Runewars Miniatures Game – Opening the box

DSCF5741Thanks to bad planning, I wasn’t at home to receive my delivery of the Runewars Miniatures Game (RMG) when it was released on Thursday, and thanks to the Bank Holiday in the UK, I wasn’t actually able to pick up the parcel until Saturday, so I have been somewhat delayed in posting about it.

RMG is the brand new game from Fantasy Flight Games and marks a new venture for FFG as they move into mass battle miniatures wargames for the first time. Their previous miniatures games (as opposed to boardgames with miniatures) have been X-Wing and Star Wars: Armada, both of which are essentially skirmish games (low model count, moving models individually) so this is something brand new.

DSCF5745First thing of note is the box size – this is one of FFG’s large square boxes, much like games such as Star Wars Rebellion or Imperial Assault. This usually indicates that the game contains a lot of stuff. The box weight isn’t as heavy as some of these titles, but this is because it does not contain quite the same volume of cardstock, which tends to be quite heavy.

Opening the box reveals the rule books for the game – of which there are three (more of which later)


Under these are the sheets of cardstock – three sheets of double sided full colour thick card.

DSCF5751Under those is the box insert, in which lies the cards, dice and figure bases.

DSCF5752First inspection reveals the apparent lack of miniatures, but these are hidden under the box inlay – the inlay is there to support the cardstock sheets, so could probably be dispensed with once all the tokens and card accessories have been punched.

As I said, there are three sheets of cardstock to punch:

DSCF5779One contains all the movement templates used in the game, plus some tokens and a double sided scenery piece depicting a pond or a walled enclosure. A second has more tokens, some order dials for one of the factions, and another piece of double sided scenery, this time with a stone dais on one side, and a wood on the other. A third sheet has a number of dials, which are used to create the command tools used in the game, and some more tokens.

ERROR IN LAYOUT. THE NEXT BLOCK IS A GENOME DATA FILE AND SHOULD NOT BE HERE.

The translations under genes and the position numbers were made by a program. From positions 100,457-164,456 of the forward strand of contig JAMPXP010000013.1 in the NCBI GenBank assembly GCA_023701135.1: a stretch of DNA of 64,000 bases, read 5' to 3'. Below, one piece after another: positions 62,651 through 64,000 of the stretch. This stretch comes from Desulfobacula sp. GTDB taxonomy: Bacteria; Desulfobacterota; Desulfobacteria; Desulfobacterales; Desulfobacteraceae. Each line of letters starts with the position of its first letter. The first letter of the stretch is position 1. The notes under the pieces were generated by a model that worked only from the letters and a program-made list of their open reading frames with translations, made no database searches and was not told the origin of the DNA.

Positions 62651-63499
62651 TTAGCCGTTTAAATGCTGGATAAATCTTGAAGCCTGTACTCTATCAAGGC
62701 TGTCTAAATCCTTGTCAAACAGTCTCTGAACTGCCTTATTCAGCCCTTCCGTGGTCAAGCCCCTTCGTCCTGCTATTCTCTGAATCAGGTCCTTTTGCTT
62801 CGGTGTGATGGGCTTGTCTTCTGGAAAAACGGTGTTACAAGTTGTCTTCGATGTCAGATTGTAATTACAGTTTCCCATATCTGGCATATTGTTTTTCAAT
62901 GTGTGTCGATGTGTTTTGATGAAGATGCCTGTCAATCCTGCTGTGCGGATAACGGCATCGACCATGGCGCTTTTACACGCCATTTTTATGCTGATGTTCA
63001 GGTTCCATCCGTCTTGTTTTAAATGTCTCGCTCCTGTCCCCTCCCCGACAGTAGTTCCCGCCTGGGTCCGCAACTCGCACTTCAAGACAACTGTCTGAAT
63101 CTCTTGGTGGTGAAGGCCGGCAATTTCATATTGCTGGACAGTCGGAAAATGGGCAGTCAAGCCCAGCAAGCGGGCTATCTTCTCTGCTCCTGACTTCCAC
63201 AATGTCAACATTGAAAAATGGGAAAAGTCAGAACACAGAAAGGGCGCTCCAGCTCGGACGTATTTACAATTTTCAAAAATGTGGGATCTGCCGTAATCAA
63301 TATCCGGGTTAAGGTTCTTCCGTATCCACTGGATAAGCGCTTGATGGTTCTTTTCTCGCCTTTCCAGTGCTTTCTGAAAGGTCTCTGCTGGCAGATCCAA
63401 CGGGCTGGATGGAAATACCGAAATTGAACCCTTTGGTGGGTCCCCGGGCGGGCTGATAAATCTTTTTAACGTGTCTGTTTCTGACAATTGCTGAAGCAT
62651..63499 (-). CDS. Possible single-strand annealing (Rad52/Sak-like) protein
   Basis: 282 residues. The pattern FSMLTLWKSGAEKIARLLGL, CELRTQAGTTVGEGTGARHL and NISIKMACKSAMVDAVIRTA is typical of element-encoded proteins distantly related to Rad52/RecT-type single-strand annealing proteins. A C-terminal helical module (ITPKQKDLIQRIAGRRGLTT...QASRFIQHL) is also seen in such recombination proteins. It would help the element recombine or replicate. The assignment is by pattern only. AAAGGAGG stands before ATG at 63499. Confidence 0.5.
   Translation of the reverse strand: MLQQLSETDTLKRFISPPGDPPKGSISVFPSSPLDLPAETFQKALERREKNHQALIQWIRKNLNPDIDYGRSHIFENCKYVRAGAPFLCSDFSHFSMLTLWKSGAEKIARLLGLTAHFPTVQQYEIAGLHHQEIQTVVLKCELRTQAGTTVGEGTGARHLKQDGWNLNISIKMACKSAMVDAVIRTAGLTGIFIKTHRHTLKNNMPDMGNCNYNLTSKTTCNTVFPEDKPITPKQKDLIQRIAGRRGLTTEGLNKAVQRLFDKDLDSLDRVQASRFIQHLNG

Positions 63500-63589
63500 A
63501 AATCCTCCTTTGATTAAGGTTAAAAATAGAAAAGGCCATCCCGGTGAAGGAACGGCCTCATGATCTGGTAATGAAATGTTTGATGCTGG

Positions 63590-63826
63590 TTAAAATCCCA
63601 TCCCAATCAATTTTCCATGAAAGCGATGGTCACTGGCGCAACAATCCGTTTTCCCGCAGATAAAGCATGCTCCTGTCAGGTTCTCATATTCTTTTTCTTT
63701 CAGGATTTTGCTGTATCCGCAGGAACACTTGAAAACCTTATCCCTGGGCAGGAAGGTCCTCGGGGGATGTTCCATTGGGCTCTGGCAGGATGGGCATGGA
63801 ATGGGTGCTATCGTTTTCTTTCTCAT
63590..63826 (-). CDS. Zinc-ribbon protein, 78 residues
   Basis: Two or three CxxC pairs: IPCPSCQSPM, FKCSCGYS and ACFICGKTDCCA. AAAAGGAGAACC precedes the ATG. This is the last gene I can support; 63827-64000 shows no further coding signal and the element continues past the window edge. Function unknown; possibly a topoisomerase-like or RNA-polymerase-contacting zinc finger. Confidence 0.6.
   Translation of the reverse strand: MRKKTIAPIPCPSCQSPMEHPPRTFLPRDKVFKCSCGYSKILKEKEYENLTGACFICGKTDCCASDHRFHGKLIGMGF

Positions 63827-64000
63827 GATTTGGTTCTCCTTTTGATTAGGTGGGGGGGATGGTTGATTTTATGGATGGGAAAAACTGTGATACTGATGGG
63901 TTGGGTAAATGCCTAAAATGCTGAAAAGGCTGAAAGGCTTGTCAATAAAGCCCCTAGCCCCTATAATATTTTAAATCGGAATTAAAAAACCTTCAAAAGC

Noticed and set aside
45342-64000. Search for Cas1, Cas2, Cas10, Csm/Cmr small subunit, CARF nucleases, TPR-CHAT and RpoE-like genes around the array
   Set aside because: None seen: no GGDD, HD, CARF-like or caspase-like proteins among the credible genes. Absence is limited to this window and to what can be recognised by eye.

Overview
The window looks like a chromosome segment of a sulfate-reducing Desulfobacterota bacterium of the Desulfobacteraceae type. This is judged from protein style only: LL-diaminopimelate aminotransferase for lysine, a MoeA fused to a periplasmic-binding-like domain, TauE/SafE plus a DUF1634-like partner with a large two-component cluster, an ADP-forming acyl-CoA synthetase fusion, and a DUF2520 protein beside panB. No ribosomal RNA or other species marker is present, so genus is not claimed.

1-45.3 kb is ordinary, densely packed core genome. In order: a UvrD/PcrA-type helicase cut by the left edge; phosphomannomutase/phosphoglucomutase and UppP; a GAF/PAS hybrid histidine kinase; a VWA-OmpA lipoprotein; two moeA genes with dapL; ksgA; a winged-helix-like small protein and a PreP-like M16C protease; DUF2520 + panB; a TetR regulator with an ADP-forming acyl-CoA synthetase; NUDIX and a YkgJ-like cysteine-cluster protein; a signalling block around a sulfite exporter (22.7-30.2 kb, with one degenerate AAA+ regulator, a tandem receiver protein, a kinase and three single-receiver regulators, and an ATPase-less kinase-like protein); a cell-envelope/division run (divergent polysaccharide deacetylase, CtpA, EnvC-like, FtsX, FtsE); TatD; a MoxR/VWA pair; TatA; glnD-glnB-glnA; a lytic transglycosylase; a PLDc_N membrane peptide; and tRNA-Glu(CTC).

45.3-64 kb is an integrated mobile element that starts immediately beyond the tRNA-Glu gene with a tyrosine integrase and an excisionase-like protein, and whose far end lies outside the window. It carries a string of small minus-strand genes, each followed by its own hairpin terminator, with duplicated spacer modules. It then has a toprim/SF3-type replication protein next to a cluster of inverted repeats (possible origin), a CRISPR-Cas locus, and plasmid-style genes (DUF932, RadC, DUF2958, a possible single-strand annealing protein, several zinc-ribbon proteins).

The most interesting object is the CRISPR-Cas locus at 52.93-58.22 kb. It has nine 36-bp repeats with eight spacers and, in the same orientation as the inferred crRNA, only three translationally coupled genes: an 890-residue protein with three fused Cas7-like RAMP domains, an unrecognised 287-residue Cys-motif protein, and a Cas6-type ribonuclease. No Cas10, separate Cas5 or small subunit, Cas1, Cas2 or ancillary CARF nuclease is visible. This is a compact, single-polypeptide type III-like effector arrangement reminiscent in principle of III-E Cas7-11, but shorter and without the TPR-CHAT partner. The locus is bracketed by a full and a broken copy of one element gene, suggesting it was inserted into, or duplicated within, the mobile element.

There are a number of zip-lock bags, which contain the dice, cards and figure stands  – these are further divided into Infantry, Cavalry and Characters/Monsters.

There are two bags of plastic miniatures – each contains one of the factions for the game:

  • Daqan Lords (Human)
  • Waiqar The Undying (Undead)

Each large bag contains several small bags, in each small bag are the figures for one part of a unit.

For example, on bag contains all the parts for 4 Spearmen. It’s worth noting at this point that the miniatures are not on sprues, and are multi-part – in the case of the Spearmen, you have to attach the arms. The plastic is somewhat soft, and the parts are designed to push together without the use of glue.


Fellow Podcast host Mike Hobbs has a more in-depth look at the miniatures on his blog:


The game has three books. Learn To Play, Rules Reference and Lore Guide.

The Learn To Play book contains all the basic rules for the game, and has a quick-start guide to get you up and running straight away. It’s well laid out with a large number of explanatory diagrams, plus several pieces of game art scattered throughout.

The Rules Reference contains advanced rules for army building, a complete A-Z guide to all the key words used in the game, and what they mean, and also some optional rules of play. This is essentially the ‘Advanced Rules’ for the game.

The Learn To Play book and Rule Reference are available as free digital downloads from the Fantasy Flight Games website.

The final book is the Lore Guide. This contains a full background to the miniatures game, including fiction, artwork for the game and ‘fluff’ for both factions – whilst not needed to play the game, it is this book that will immerse the players in the world in with RMG takes place.

The production quality of The Runewars Miniatures Game is extremely good – though given that it’s a Fantasy Flight Game, you would expect nothing less. The rule books are printed in full colour on good quality paper, and are well laid out. Separating the basic and advanced rules, and then providing a separate book of ‘fluff’, means that players are not overwhelmed with a single large rulebook which is difficult to navigate. Seasoned wargamers will find these easy to use – they are targeted to ensure that gamers who have never played a miniatures game before have an easy-to-learn experience.

The punch cardstock is thick and has a good finish – again high quality – and the tokens, command tools and movement templates are robust, which is good as these are likely to see a lot of use.

The miniatures are well detailed and easy to construct. Being of a slightly soft plastic, players may be confronted with the odd bent weapon, but this is a minor point with what are otherwise very good miniatures. Fantasy Flight’s miniatures have improved massively in recent years, and these are again some of the very best they have done – obviously this is the vital component in a miniatures game and they appear to have pulled it off very well indeed.

As far as the game itself is concerned, this starter box provides each faction with an army of around 100 points. This is sufficient to play the ‘Skirmish’ variant of the game. The ‘full’ game of Runewars requires armies of 200 points, so players will have to purchase several expansions, or even another starter box, in order to play the full game.

Purchasing an additional starter set for the game has its advantages – an extra set of movement templates and dice for example, as well as each player then having a full set of general upgrade cards available.